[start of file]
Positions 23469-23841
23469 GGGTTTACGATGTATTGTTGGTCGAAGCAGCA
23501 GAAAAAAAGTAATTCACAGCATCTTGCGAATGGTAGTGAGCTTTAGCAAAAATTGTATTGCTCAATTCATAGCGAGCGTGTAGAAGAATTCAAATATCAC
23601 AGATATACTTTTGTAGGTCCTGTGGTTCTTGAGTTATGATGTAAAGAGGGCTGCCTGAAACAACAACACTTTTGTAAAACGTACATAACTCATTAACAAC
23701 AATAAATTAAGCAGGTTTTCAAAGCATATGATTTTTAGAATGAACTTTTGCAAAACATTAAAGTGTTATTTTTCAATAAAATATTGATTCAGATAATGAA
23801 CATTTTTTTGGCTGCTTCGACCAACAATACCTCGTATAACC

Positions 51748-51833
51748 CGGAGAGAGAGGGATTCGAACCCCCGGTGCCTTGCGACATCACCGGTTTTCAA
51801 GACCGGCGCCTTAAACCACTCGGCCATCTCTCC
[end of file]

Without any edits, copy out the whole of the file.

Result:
Positions 23469-23841
23469 GGGTTTACGATGTATTGTTGGTCGAAGCAGCA
23501 GAAAAAAAGTAATTCACAGCATCTTGCGAATGGTAGTGAGCTTTAGCAAAAATTGTATTGCTCAATTCATAGCGAGCGTGTAGAAGAATTCAAATATCAC
23601 AGATATACTTTTGTAGGTCCTGTGGTTCTTGAGTTATGATGTAAAGAGGGCTGCCTGAAACAACAACACTTTTGTAAAACGTACATAACTCATTAACAAC
23701 AATAAATTAAGCAGGTTTTCAAAGCATATGATTTTTAGAATGAACTTTTGCAAAACATTAAAGTGTTATTTTTCAATAAAATATTGATTCAGATAATGAA
23801 CATTTTTTTGGCTGCTTCGACCAACAATACCTCGTATAACC

Positions 51748-51833
51748 CGGAGAGAGAGGGATTCGAACCCCCGGTGCCTTGCGACATCACCGGTTTTCAA
51801 GACCGGCGCCTTAAACCACTCGGCCATCTCTCC